Fashion: To riches in rags: a fairy-tale from Iceland: She has the hottest voice around and the coolest look. Marion Hume and Susan Irvine on Bjork, the Icelandic icon

Click to follow
Indy Lifestyle Online
RIGHT NOW fashion is about making sense of mismatches that a few years ago would have looked daft. As old rules of uptight, gilded dressing break down, the combinations that are replacing them take a little getting used to.

Antidotes to past glamour start to look right. Instead of the neat suit, there's an evening gown and a fluffy jumper for day; a sweater that has been accidentally shrunk becomes desirable; hiking boots and flip-flops replace more familiar summer footwear. Meanwhile, charity shops, jumble sales and ethnic shops - which had hitherto been considered the preserve of hippies - have become central to the fashion map. Fashion is now eclectic. And, by the old standards that are being shaken up not just in fashion but in music, so, too, is Bjork.

Iceland's hippest ever export, Bjork is a diminutive singer who is utterly original. Latterly a member of the Icelandic indie band the Sugarcubes, Bjork (she's given up using her surname, Gudmundsdottir) looks set to become the next Sade, the next k d lang, the next rich female recording artiste. Her phenomenally successful first album, Debut, is likely to be playing in the background just about everywhere you go this autumn.

Of course, Iceland has never been exactly central to the fashion scene. Yet, almost in spite of herself, Bjork is becoming as much a fashion icon as the elegant smooth operator Sade was when she appeared in the mid-Eighties. But elegance is no longer hip. Instead a rag-bag of pulled-together pieces, old and new or new-but-old- looking, is fashionable.

Bjork's style - every item looks as though it has been boiled in the bag - reflects the current taste for shrunken sweaters, felted jumpers and oven-ready wools. Except that Bjork has had more practice perfecting this tricky combination of odd-ball elements. In Iceland, summer knits and hiking boots made practical sense long before they were a fashion hit.

It is 8am and Bjork is in a photographer's studio. That wise-child face (which belongs to a 28-year-old with a seven-year-old of her own) doesn't wear much make-up, and we don't provide a hairdresser. Bjork gathers tufts of her hair into little pony-tails, jabs them in place with hair pins, and then, when a few feisty strands refuse to lie flat, asks 'Have you any grrrease?' in a voice in which Sean Connery meets Ingrid Bergman. No one has. 'So I'll use that cream cheese from brrreakfast.' And she does.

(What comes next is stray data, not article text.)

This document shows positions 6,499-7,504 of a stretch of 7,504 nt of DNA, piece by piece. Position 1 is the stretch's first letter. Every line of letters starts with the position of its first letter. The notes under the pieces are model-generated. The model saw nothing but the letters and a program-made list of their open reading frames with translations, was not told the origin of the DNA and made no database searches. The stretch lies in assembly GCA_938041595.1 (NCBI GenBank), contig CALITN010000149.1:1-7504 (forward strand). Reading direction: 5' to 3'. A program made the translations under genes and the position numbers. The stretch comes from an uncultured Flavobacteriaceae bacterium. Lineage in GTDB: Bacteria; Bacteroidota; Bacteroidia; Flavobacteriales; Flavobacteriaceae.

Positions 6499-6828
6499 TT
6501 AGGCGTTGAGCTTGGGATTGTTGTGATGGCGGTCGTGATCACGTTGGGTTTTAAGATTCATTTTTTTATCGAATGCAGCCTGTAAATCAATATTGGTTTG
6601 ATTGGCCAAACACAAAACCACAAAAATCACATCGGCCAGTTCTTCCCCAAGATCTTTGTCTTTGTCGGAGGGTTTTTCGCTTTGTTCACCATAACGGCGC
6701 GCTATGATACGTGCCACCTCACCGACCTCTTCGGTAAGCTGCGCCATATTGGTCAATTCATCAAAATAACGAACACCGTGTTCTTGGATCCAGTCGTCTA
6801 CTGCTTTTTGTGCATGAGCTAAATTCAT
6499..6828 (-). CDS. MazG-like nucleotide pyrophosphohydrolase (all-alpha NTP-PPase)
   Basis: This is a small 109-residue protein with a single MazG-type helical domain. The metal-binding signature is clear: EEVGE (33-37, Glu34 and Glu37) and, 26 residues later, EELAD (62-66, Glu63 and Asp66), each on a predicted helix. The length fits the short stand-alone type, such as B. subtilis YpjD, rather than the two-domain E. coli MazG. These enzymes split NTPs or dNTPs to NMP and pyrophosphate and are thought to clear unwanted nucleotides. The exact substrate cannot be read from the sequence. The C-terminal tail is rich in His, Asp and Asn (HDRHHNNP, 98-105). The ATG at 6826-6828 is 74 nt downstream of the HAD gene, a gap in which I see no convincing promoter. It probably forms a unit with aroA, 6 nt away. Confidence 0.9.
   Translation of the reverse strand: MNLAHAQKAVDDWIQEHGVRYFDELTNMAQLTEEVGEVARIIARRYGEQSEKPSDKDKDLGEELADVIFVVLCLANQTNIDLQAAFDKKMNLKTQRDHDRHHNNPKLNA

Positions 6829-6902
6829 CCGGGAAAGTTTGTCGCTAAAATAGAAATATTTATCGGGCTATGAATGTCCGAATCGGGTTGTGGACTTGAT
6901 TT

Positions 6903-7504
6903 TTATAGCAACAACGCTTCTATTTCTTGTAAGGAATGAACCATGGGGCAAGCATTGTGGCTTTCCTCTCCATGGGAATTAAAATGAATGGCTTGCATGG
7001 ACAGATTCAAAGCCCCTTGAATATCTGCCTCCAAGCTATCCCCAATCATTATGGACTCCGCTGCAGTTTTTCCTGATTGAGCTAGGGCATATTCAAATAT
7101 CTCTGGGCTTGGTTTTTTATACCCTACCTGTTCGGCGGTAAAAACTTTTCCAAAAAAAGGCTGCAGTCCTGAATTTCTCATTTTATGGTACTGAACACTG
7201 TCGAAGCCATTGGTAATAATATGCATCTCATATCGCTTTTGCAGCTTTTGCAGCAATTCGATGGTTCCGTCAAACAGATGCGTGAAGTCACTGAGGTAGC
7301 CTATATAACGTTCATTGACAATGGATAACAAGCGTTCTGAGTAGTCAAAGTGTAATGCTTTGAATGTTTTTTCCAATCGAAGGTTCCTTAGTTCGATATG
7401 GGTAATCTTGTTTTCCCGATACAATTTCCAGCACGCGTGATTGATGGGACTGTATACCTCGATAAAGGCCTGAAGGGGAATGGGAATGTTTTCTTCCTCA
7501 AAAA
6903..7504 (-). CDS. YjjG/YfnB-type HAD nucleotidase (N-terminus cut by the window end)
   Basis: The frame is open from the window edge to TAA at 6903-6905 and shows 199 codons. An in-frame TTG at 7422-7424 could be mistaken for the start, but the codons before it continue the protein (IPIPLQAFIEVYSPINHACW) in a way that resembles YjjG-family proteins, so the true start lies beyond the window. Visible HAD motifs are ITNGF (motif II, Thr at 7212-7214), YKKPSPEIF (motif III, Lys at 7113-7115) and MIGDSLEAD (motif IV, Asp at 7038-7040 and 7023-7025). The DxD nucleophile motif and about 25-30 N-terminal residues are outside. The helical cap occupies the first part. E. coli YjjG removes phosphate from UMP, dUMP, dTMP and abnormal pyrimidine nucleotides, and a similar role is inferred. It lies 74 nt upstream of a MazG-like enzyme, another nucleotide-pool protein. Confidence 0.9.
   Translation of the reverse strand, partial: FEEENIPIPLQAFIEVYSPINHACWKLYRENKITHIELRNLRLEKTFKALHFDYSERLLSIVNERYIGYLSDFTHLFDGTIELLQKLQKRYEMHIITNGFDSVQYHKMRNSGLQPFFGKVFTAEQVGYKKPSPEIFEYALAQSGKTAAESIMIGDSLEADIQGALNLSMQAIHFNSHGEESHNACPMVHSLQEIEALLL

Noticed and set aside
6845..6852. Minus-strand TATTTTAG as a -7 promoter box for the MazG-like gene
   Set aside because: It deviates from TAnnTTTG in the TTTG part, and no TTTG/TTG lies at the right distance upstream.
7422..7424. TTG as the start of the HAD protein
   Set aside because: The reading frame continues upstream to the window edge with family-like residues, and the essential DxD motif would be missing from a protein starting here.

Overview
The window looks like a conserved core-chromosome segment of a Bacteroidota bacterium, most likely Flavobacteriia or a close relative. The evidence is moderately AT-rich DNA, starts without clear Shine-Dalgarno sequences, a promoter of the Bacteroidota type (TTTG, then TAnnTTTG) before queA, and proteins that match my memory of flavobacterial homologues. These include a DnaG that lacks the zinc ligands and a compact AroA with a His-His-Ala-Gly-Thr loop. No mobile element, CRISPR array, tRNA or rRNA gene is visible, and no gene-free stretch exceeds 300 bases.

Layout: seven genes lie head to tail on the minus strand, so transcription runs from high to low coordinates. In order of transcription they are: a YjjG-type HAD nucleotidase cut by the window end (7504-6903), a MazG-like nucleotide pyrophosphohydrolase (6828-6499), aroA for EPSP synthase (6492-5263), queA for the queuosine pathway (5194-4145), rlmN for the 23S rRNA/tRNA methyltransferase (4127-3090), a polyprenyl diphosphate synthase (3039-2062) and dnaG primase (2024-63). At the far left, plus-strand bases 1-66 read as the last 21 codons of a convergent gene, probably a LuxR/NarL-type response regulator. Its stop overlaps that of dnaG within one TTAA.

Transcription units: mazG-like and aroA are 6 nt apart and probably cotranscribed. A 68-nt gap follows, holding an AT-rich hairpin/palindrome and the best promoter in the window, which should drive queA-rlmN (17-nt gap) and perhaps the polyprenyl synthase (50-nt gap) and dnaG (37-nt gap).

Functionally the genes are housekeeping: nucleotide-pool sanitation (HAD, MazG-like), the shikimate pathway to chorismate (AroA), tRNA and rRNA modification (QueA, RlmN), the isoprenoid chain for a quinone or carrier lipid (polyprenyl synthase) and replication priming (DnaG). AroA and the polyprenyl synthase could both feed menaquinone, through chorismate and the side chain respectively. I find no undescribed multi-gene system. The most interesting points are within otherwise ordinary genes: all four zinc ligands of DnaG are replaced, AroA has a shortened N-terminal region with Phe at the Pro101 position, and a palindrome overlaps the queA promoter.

As she wriggles into a tiny matted sweater, found in Oxfam, she is thrilled to discover it cost only pounds 2.99. Although Bjork will support the rock monsters U2 at Wembley on Saturday, she embodies the same individualism in music that this cast-off sweater embodies in fashion. At all levels, there is an increasing taste for one-off clothes.

Next, Bjork is thrilled to learn that the vivid felted blanket skirt wrapped around her middle is by a fledgeling designer just out of college called Rachel Bracken. She is also delighted by the fluffy, tufty, mohair sweater by another newcomer, Toby Russell, especially as its short sleeves are sheared off to reveal her runic tattoo.

But her impish face looks crestfallen when she finds out that the horse-blanket dress in which she looks fit to enter a primary-school sack race is not from Help the Aged but designed by the radical Comme des Garcons. In tune with current indie taste, she is off designers, even the most experimental ones. 'I used to buy Martin Margiela (fashion's other great radical) when it was cheap. But the prices are ridiculous now,' she growls. 'It's not that I can't pay. I won't pay.'

My, how fashion shoots with pop stars have changed. In the old days of high-voltage glamour, celebrities turned up late and hated all the clothes, even though there were hundreds of variations, which minions had been up since dawn ironing, for them to choose from. Bjork, however, only refuses to wear a couple of sweaters with ethnic patterns. 'You see,' she drawls, 'I was brrrought up on a commune, where everyone lived in purrrple rooms, and wore ponchoes and sweaters like these.'

As in the old days of rock star shoots, we put the singer's own album on. In the way-distant past, that was when you got great pictures, as the celeb went into rock-mode. Today, Bjork's ice-capped voice is singing along to herself as, utterly absorbed, she pulls and pulls at the loose thread of a deliberately unfinished garment. So here we are, rock 'n' roll meets fashion mid-Nineties style - no one has to do the ironing, all the clothes fit in one hold-all and the only casualty is an unravelled sweater.

Just say cheese] Alpaca dress, pounds 785, and top, pounds 115, both by Comme des Garcons, 59 Brook Street, W1 and Pollyanna, 16 Market Hill, Barnsley; heavy leather hiking boots, Bjork's own.

Above and top: navy top with orange wool, pounds 70, by Toby Russell, to order call 071-370 0959; multicoloured felted fabric, worn as skirt, pounds 120, by Rachel Bracken, to order call 071-226 0102; cream calico embroidered skirt, worn underneath, pounds 4.99, second-hand from Oxfam, branches nationwide.

Alpaca jumper, pounds 19.50, by Tumi, 23 Chalk Farm Road, NW1; skirt, pounds 315, by Comme des Garcons, as before; flip-flops, 75p from a street market.

Pale green ribbed top, pounds 2.99, second-hand from Oxfam, branches nationwide; cream boiled wool skirt, pounds 165, by Voyage, 115 Fulham Road, SW3; leather thonging from The Bead Shop, Neal Street, WC2; leather hiking boots, Bjork's own.

(Photographs omitted)

Comments